Breeding ecology, social organization and communicatory behaviour of the brown creeper (Finschia novaeseelandiae)
Degree GrantorUniversity of Canterbury
Degree NameDoctor of Philosophy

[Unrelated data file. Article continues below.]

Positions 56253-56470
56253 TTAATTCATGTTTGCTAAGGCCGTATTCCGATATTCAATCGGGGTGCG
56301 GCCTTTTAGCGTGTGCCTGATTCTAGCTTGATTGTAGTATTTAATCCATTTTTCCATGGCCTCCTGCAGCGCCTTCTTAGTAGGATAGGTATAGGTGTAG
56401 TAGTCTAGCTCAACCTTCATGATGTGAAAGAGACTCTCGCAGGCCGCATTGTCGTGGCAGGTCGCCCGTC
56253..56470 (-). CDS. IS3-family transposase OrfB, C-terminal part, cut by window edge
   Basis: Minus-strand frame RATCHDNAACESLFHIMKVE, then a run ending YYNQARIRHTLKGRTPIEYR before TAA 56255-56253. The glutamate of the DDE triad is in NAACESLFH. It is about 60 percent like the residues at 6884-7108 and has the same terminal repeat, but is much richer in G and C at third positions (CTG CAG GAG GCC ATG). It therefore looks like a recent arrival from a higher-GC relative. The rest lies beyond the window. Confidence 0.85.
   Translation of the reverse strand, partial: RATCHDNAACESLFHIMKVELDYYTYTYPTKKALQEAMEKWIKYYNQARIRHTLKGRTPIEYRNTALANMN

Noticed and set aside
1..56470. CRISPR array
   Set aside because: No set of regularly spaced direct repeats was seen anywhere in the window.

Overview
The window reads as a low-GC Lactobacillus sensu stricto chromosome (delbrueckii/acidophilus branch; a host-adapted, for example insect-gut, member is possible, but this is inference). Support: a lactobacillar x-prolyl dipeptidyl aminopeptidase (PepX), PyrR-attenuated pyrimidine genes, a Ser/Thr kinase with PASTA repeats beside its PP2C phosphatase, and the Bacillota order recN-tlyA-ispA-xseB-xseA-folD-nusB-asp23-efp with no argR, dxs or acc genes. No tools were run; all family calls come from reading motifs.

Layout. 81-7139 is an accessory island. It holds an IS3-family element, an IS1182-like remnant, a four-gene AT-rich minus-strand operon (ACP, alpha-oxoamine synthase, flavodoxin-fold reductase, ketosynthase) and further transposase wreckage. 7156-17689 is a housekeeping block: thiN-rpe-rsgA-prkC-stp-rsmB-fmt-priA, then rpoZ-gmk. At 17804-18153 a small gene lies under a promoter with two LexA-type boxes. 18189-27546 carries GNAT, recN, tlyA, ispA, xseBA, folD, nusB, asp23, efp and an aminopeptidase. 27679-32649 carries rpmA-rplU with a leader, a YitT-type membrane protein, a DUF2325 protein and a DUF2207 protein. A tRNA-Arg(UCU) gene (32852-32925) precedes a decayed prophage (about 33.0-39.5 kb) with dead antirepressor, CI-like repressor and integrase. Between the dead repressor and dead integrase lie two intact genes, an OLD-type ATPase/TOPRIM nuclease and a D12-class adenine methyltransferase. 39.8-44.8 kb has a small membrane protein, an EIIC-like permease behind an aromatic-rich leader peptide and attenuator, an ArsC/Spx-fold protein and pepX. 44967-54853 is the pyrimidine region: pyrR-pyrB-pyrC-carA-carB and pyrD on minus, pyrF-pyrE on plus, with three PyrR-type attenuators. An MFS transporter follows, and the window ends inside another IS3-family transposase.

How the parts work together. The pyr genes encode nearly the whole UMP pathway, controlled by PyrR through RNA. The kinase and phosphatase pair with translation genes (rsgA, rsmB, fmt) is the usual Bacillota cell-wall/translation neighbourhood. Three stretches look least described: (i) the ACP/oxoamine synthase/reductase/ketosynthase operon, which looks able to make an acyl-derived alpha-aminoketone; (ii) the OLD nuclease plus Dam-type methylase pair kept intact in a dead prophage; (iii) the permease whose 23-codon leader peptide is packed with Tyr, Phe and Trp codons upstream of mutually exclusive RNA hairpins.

The breeding ecology, social organization and communicatory behaviour of the brown creeper (Finschia novaeseelandiae) were studied. Brown creepers lay large eggs, young develop slowly and incubation and nestling periods are long. Mortality in adults is low but high in juveniles. I suggest that the species' breeding strategy is an adaptation to the mild coastal climate of New Zealand. Members of breeding pairs remain together and defend territories throughout the winter. Juveniles form sibling flocks and this association of close relatives may help explain winter mobbing behaviour in the species. The communicatory repertoire consists of 19 vocal and seven visual displays each of which encode several messages. Graded vocal sequences are also used; conceivably because most interactions between conspecifics take place at close range. Three stages in song ontogeny are described. Young males learn song from neighbours they interact with, not fathers. Eight song dialects were studied. The historical model best explains the origin of brown creeper dialects, whereas Payne's (1981) social adaptation hypothesis accounts for the formation and adaptive significance of subdialects. When local and foreign dialects differed markedly, males responded more strongly to the local theme. Similar dialects received equal responses. The lower responses to a foreign dialect may be due to its dissimilarity to the local song. Responses were greater to the songs of strangers than to neighbours. Kowhai Bush males neighbouring a male transferred from Lake Rotorua reacted more strongly to song playback from the transferred bird than did non-neighbours. The results suggest associative learning is important in brown creeper neighbour/stranger discrimination. An unusual vocal display (unison singing) in which two interacting males temporally overlap their songs is described. A unison singing male changes his singing pattern to that of another; such adjustments appear to allow males to define territorial boundaries.